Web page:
chick mortality


9 Years
Mar 1, 2010
We are very new at this. We purchased 16 Americanus last week. They are inside, large box with shavings, water, feeder and heat lamp. One died the first day and one this morning. Is this normal?
Unfortunately,with baby chicks comes death..hopefully not many and sometimes none. I read someplace allow 25% extra chicks to cover the losses.We have never lost 25% of any hatch here but did loose half of my ordered chicks already this spring.Currently we have about 100 chicks living in my basement-lost 1 yesterday that had been doing fine
You can do everything right but you can't make them live
Hey I'm new too, but I read somewhere that baby chicks have about a 5% death rate - 1 in 20 or so, and then that rate goes down drastically after 2 weeks. I started with 16 and had 1 die the next morning when they were 3 days old. They are 8 days old now so yea, they all seem good to go. Try Storey's Gudie to Raising chickens a very good book on chicks and chickens, hope your chicks all do ok
I lost 12 out of 25 assorted bantams ordered by mail last week. Not sure what happened, but I think they came sick from the hatchery. That's way too high a loss in my opinion!
Sometimes it just happens, but you should check for pasty butt in case you have that going on. It's just what it sounds like, their little backsides get pasted over with feces and they can't poo and then they die. You can clean them up with warm water and a cloth, q-tip, baby toothbrush, etc.

ETA: What kind of shavings are you using? The fumes from cedar can be a problem.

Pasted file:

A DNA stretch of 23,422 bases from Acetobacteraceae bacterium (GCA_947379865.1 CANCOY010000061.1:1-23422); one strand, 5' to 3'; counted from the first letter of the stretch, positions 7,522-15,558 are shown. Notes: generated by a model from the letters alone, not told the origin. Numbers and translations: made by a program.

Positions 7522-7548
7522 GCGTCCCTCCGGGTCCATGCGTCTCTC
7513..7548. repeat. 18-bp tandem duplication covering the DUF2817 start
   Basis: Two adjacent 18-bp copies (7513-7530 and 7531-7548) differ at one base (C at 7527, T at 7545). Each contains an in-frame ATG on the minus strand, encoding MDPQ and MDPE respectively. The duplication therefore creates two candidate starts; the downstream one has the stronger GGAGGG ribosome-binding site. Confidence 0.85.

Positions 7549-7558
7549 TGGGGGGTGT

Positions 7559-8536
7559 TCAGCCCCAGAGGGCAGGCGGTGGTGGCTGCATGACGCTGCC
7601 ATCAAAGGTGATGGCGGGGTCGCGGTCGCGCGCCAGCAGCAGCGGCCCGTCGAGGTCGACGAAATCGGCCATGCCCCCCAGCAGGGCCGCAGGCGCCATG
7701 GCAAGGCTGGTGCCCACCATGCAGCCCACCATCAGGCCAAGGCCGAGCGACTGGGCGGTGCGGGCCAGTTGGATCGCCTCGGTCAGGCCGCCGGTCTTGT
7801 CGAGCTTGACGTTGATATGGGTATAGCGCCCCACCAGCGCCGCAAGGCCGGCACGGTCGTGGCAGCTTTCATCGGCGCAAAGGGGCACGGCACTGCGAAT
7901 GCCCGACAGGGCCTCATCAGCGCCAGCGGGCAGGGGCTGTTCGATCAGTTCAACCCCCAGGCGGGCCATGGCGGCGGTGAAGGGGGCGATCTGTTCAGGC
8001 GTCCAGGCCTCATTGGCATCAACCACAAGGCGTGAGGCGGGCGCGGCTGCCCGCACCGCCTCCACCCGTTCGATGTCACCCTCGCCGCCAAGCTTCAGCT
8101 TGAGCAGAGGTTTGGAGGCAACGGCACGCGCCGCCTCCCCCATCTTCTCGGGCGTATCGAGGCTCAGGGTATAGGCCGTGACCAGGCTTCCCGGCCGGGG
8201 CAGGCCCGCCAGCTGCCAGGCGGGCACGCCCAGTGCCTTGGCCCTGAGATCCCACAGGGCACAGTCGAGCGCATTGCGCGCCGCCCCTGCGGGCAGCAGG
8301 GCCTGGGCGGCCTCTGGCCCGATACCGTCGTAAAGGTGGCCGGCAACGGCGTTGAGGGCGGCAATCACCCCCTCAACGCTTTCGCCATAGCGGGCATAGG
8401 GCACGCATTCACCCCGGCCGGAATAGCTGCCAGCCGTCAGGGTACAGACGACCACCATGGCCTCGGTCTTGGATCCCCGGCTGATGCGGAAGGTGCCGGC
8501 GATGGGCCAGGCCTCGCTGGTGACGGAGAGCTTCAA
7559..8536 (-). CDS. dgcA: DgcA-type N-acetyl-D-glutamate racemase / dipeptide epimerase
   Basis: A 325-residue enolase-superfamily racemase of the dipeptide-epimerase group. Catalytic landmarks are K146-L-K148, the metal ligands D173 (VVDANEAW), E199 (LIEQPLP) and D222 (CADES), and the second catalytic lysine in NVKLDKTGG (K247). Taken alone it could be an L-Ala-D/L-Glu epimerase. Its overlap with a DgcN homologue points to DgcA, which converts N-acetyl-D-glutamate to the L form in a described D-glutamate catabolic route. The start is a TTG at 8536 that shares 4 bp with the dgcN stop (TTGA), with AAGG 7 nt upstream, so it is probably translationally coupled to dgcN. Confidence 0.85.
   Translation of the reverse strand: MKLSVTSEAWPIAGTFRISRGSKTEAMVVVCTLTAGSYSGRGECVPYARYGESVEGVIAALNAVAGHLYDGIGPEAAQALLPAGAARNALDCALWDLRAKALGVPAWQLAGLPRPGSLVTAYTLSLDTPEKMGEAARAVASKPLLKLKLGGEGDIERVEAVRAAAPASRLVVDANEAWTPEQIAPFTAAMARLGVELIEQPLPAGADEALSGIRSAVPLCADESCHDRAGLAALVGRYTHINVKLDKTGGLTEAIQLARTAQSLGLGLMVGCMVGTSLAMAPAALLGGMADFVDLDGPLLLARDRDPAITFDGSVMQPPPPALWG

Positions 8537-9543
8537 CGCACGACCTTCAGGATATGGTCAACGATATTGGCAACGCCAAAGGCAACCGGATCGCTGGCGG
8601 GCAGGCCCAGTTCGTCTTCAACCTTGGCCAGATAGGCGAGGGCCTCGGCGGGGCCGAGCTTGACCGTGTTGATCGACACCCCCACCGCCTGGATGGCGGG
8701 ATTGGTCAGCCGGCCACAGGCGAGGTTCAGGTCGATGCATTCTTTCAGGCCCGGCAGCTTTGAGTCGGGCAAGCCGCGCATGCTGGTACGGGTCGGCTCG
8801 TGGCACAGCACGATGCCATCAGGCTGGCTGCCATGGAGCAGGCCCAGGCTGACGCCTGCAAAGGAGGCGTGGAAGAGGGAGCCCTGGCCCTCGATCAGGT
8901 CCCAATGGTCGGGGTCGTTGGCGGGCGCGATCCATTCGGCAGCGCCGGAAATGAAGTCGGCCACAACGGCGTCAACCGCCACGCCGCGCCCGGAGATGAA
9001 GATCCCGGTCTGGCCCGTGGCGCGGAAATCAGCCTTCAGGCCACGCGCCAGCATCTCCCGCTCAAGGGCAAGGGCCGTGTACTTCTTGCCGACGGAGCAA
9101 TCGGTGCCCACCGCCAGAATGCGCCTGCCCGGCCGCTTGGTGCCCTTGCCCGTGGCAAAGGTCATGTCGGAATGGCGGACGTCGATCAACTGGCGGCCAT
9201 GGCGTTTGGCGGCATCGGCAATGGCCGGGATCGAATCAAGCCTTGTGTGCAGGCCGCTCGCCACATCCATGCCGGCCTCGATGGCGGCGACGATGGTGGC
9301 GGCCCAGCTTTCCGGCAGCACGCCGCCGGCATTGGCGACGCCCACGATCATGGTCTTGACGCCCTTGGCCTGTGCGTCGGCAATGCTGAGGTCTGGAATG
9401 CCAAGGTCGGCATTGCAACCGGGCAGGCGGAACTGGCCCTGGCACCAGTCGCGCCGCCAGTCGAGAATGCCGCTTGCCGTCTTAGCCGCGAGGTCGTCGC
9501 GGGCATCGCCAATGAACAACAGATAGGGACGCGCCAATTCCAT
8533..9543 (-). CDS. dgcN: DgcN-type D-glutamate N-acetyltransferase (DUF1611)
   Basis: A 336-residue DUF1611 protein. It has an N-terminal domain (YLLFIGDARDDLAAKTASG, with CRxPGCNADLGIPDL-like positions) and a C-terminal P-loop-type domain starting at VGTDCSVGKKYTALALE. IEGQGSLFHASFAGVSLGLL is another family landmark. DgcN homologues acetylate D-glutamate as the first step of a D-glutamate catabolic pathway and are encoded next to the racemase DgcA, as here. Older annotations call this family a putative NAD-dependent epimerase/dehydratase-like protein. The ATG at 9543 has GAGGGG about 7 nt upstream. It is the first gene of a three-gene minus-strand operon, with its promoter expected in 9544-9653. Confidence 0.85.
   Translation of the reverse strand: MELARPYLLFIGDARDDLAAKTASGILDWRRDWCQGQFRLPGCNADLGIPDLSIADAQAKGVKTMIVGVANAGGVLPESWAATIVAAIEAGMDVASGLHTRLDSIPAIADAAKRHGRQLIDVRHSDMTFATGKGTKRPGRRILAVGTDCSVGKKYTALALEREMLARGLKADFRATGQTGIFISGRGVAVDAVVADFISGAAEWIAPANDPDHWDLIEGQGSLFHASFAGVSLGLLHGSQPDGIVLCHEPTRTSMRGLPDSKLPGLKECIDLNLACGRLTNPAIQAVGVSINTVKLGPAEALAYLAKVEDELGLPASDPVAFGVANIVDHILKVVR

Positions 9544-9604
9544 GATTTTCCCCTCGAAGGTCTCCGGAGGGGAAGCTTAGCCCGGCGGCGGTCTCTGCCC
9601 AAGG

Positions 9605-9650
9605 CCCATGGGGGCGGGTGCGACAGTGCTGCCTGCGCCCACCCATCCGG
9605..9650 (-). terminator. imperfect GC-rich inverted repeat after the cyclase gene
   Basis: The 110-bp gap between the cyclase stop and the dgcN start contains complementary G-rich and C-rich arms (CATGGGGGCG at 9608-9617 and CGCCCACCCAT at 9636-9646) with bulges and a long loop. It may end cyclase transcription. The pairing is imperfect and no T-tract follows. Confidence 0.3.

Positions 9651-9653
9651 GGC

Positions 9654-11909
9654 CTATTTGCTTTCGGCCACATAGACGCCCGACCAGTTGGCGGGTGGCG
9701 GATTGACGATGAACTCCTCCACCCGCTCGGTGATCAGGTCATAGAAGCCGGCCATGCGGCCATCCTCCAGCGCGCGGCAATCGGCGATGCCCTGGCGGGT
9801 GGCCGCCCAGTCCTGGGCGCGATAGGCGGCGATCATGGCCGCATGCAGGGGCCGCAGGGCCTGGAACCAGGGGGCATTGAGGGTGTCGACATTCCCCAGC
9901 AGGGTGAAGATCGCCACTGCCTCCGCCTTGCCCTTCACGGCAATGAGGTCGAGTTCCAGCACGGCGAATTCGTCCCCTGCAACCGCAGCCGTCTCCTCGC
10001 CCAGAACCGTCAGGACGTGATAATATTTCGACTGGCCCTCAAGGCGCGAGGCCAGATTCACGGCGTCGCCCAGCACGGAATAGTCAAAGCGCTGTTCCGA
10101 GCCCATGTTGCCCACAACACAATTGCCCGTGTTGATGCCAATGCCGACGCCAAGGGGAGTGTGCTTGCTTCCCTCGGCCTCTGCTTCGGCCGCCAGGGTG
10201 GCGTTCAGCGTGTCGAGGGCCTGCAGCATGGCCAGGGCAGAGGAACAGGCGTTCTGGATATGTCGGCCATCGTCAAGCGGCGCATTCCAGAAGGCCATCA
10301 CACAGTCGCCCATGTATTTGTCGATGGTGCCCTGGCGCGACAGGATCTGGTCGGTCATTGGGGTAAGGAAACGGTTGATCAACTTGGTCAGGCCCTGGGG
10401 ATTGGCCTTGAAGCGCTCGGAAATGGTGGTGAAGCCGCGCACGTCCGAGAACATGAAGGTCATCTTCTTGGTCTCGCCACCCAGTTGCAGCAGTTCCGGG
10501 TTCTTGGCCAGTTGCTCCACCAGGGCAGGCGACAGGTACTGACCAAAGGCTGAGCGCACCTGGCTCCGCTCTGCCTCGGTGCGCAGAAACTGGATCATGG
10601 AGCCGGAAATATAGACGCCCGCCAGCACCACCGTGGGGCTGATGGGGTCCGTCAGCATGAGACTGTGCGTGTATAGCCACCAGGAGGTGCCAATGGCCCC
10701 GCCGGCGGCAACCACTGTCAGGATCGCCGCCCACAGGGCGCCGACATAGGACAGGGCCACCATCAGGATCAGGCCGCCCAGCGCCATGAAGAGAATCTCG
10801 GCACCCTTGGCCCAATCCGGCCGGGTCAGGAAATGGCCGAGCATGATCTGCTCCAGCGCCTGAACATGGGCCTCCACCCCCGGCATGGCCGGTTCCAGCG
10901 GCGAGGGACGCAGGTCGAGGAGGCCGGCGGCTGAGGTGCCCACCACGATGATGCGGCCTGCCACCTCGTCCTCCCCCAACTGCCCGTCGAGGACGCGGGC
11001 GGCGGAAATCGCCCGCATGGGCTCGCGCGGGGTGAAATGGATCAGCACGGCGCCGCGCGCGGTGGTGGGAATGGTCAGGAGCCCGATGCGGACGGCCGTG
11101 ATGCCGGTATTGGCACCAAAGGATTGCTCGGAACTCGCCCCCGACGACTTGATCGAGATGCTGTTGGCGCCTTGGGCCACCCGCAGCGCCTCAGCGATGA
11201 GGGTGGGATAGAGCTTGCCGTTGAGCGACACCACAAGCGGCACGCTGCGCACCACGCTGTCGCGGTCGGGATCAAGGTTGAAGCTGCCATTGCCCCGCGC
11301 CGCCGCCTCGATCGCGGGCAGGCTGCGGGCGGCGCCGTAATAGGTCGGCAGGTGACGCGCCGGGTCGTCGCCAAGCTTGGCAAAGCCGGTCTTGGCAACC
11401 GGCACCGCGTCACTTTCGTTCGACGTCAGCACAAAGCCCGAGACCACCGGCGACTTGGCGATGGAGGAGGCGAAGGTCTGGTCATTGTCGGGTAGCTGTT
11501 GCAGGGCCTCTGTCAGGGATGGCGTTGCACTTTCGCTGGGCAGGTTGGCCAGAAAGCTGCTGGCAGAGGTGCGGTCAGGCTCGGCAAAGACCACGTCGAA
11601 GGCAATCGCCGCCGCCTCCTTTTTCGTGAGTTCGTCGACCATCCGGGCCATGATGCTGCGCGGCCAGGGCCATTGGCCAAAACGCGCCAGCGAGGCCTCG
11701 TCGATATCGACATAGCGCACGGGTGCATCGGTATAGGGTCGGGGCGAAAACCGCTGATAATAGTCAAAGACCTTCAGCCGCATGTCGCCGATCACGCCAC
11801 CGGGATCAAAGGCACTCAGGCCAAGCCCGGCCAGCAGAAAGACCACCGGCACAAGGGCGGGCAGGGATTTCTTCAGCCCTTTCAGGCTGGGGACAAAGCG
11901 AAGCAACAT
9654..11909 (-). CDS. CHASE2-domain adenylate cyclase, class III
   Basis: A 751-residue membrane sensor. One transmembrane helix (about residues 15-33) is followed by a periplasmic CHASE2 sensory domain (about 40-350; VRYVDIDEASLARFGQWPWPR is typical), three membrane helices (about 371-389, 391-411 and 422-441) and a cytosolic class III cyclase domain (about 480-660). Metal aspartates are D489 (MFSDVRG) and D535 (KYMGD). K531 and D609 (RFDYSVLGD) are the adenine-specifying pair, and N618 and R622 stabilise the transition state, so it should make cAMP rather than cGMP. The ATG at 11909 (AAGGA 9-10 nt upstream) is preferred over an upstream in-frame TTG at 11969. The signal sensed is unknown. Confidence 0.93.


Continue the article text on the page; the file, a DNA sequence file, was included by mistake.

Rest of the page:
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Have they been on shavings since the first day? Some chicks will eat the shavings, that is not good. It is normal to loose some chicks, but as Kittymomma said, check their backsides for pasty butt. Sometimes you just get a few that don't make it though. Sorry for your loss.
I think one or two is a normal loss rate even though it still sucks! any more than that and I would start looking at your flock management techniques such as feeding/watering/heat and light requirements/cleanliness/health of birds/shelter situation/etc. Make sure you get the details right and the birds should do well despite any lack of experience.

I don't know how I got lucky, but on my first attempt at raising chickens I got 30 and all are thriving, not a single loss or illness in 2 weeks

A good book like Storey's Guide to Raising Chickens or Raising Chickens for Dummies will help so it or check it out at the library ASAP.
It's important they get vitamins, electrolites, and organic apple cider vinegar in their water. Also some live culture plain yogurt. If you do all that and keep them clean and warm, you have done your best.

Their little guts are like a clean slate and you want to populate it with helpuful bacteria before the harmful stuff gets a foothold....hence the yogurt and apple cider vinegar (ACV).

My buddy was suprised I raised 30 out of 30 my first time. He said he always lost a few. I'm not sure if I was lucky, or if it was because I purchased breeders chicks. They shipped all the way from Maryland to Alaska.
I agree immensely with this...I had one DOA chick and a couple on their way out...I immediatley gave them each a small syringe full of vitamin, electrolite warm water mixture...Within 15 minutes my very limp chicks were up and running to the point I could not tell which ones they were...I keep mine on the disposable incontience pads for the first week...I keep a really close eye on anyone that seems to be getting a little weak...If I find one I do the same water mixture and they perk right up...I find the first week to be the touchiest...

Good Luck with your babies!


Edited it to add...I also ground up some oats and gave them some scrambled eggs and yogurt....I think the oats were their favorite!
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